Writer Joseph J. Airdo // Photography Courtesy of Arizona Musicfest

With a songbook covering decades of America’s greatest music, Kurt Elling will take the stage Monday, Nov. 21 at Highlands Church in Scottsdale as part of Arizona Musicfest’s 32nd season. // Photo by Anna Webber

As much as Kurt Elling’s name has become synonymous with jazz music, the two-time Grammy winner acknowledges that the genre is ingrained in his soul; grooving through his veins and giving him purpose, meaning and insight.

“I love the history of it,” Elling says. “I love the ghosts of the musicians who have come before me and have made what I do possible.”

With a songbook covering decades of America’s greatest music, Elling will take the stage Monday, Nov. 21 at Highlands Church in Scottsdale as part of Arizona Musicfest’s 32nd anniversary season. Known for his instantly-recognizable rich baritone voice, the musician has won countless awards around the globe, has been nominated for a Grammy award 15 times and has won 12 Jazz Journalists Awards for Male Vocalist of the Year.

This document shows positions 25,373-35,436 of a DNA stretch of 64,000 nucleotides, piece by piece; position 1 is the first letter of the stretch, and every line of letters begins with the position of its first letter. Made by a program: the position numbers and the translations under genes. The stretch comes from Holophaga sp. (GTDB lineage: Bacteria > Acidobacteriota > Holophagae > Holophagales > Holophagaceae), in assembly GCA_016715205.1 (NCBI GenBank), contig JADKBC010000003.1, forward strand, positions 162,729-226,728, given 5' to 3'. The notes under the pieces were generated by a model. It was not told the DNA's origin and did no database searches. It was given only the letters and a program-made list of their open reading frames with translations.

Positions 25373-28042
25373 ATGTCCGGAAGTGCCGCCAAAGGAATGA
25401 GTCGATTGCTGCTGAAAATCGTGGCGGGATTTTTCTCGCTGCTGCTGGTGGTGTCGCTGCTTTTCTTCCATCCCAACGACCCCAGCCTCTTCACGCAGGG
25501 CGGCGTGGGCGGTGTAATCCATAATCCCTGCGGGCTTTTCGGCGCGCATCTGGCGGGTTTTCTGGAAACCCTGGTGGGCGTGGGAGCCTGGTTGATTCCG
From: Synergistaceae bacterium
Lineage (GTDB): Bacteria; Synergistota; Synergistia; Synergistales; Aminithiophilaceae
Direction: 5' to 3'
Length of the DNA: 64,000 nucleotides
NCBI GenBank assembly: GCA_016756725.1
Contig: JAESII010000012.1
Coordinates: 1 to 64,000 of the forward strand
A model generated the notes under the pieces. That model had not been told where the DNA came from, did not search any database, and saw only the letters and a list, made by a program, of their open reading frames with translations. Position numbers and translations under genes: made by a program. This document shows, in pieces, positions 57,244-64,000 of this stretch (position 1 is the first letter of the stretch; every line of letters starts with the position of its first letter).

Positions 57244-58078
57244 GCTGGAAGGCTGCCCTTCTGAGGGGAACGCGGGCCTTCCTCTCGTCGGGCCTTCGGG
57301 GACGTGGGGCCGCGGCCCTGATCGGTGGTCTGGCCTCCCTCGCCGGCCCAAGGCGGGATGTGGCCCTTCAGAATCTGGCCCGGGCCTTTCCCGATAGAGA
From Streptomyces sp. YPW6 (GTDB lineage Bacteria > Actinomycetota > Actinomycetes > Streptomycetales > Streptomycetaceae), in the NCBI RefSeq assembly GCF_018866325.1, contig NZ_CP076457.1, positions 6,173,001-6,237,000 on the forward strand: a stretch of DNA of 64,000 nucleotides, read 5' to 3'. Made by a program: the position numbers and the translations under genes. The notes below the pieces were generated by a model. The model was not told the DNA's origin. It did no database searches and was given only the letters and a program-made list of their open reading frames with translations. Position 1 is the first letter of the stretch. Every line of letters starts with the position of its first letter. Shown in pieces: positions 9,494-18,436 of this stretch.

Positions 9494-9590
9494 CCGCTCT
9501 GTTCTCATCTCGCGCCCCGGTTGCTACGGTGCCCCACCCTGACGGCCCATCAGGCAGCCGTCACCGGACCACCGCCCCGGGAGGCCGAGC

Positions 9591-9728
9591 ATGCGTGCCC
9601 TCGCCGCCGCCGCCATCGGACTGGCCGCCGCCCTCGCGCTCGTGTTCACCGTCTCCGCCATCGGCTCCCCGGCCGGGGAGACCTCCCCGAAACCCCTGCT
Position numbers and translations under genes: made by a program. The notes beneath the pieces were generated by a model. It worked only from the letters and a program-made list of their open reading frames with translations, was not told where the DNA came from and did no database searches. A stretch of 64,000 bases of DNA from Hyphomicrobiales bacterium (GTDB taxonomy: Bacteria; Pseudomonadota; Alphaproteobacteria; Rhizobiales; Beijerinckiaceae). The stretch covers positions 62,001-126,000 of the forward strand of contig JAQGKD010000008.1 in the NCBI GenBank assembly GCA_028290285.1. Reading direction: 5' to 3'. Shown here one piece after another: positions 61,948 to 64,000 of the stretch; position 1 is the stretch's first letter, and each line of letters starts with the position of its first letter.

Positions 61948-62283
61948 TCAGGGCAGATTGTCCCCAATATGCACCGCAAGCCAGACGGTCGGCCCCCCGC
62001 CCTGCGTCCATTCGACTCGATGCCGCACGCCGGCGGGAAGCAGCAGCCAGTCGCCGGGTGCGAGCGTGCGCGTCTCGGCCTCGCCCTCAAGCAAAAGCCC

Arizona Musicfest’s executive and producing director Allan Naplan calls Elling an acclaimed and accomplished communicator and performer.

“Kurt Elling is the reigning top male jazz vocalist of America,” Naplan says. “It is so exciting to bring one of the current jazz legends of America to Arizona Musicfest. He will be joined by the Arizona Musicfest Big Band — which is a 17-piece band that has performed with Michael Feinstein twice before. They are just an outstanding ensemble.”

Brass Transit // Nov. 7

Advancing Artistic Integrity
Naplan notes that Elling is merely the tip of the iceberg when it comes to Arizona Musicfest’s fall 2022 season, which opens with a Nov. 7 concert featuring Brass Transit — a group that recreates the unforgettable sound of the band Chicago, transporting audiences back to the freewheeling days of the 70s and 80s.

“Brass Transit is a group that we had about eight or nine years ago,” Naplan says. “This is a group from Canada that has a major North American presence, and they just do a tremendous job playing the great hits of the band Chicago.”